The Television Personalities open My Dark Places with
a curveball. "Special Chair" begins with the raggedy, disheveled
charm of the band's classic sound, as Dan Treacy's amateurish,
almost childlike vocals mewl out a cute tune - cute, that is, until
it takes an abrupt and jarring turn toward the grim. After a few times
through a chorus of "She has a special chair/For when he's not
there," Treacy drops the pleasant façade: "But her
parents say he's such a fucking waster/And when he gets out of jail
he'll probably come round and paste her." The innocence of early
singles like "Part-Time Punks" evaporates immediately, and
the jolly frivolity of the quarter-century-old "Smashing Time"
takes on sinister new meaning.
Treacy - who for all intents and purposes is the TVP - isn't kidding
about that album title, shared with an equally grim James Ellroy
book about the murder of the author's mother. My Dark Places
quickly abandons the idea of "pop music" entirely, often
not resembling it in any recognizable form. Instead, it offers a rambling
trip through Treacy's damaged psyche. While it's not always easy to
listen to, it's compelling and unnerving enough to merit attention.
The man who once sang "I Know Where Syd Barrett Lives"
now knows more than where; he knows how.
"All The Young Children On Crack" exemplifies the album's
approach. Over an incredibly simple beat, with a recording so lo-fi
it makes The Moldy Peaches sound like Boston, Treacy
chants about the young children, multitracking his voice with a grating
sped-up version of himself. Occasionally the song stops for a bit
of rudimentary acoustic guitar plunking. Then it's over. And that's
the album's lead-off single.
Elsewhere, on "Sick Again," Treacy declares, "I lost
the plot." Anyone seeking easily-palatable pop kicks will assuredly
agree, but My Dark Places retains a perversely powerful pull,
even as several tracks consist of mere keyboard vamps and spoken vocals,
sometimes laced with obviously canned horns. Treacy bares his soul
on these songs, and not without some humor: the main reason the TVP
haven't released an album in over a decade has been Treacy's debilitating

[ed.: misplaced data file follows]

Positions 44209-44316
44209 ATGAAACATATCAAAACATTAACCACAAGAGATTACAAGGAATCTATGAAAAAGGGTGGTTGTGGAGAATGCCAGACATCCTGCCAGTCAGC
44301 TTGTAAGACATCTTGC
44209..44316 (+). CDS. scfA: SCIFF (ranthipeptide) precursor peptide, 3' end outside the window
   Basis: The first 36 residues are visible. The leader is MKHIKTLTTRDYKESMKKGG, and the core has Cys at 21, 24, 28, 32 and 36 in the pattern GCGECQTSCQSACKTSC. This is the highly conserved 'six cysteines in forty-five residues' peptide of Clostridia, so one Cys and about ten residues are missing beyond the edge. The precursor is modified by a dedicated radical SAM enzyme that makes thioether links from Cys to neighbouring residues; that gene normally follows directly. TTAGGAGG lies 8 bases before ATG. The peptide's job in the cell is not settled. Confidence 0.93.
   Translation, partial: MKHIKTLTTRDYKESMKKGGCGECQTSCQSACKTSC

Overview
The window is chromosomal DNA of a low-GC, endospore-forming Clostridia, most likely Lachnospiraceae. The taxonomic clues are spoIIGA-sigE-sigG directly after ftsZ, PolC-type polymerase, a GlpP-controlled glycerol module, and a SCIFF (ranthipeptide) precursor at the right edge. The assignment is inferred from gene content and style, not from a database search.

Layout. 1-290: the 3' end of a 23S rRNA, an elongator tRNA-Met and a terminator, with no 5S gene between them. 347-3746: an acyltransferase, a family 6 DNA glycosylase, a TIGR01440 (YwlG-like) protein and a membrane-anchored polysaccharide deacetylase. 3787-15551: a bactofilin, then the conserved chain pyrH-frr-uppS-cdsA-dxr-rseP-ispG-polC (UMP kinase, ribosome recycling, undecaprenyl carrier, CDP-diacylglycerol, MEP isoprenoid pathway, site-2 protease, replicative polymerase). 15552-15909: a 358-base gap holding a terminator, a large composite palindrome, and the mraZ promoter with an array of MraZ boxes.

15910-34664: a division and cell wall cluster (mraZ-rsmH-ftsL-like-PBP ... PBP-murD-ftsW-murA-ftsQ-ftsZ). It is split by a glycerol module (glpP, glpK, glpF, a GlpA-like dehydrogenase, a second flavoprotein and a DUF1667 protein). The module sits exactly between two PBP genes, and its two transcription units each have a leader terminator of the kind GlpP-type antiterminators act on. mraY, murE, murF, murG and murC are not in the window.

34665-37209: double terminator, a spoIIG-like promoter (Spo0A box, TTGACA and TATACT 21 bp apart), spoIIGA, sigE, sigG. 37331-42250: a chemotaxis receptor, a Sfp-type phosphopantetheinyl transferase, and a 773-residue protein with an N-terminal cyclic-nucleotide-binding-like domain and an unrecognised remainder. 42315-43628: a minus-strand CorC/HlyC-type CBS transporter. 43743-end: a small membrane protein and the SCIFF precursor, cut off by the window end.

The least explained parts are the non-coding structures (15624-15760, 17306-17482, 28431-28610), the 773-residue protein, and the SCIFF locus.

descent into drugs, mental illness, and jail, and when he says, "Don't
mind the rocks/I'm still Danny from the block," the searing double-pun
inspires both a smile and a wince - not because of the J-Lo
reference, but because the poor bastard is clearly still carrying
some real baggage.
Perhaps to temper the album's intensity a bit for the squeamish,
Treacy included some throwbacks to earlier days, when the TVP helped
establish the innocent-sounding twee-pop sound that flourished in
the British C86 movement and the American K Records scene in the 1980s.
"Velvet Underground" offers breathless wonder at some musical
heroes, while "She Can Stop Traffic" captures Treacy at
his sweetest and most tuneful. For the most part, though, My Dark
Places is just that; it's a bleak vision of a broken man, but
a compelling one too. Not all art is pretty, nor should it be. Sometimes
it's about exorcizing demons. We can hear some being expelled on this
album, and there are clearly more remaining.
1. Special Chair
2. All the Young Children on Crack
3. Sick Again
4. Ex-Girlfriend Club
5. Dream the Sweetest Dreams
6. Velvet Underground
7. My Dark Places
8. I'm Not Your Typical Boy
9. You Kept Me Waiting Too Long
10. They'll Have to Catch Us First
11. She Can Stop Traffic
12. Tell Me About Your Day
13. Then a Big Boy Came and Knocked It All Down
14. I Hope You're Happy Now
15. No More I Hate You's
16. There's No Beautiful Way to Say Goodbye
Check out more
e-mail the chief
Like this article?
it to a friend!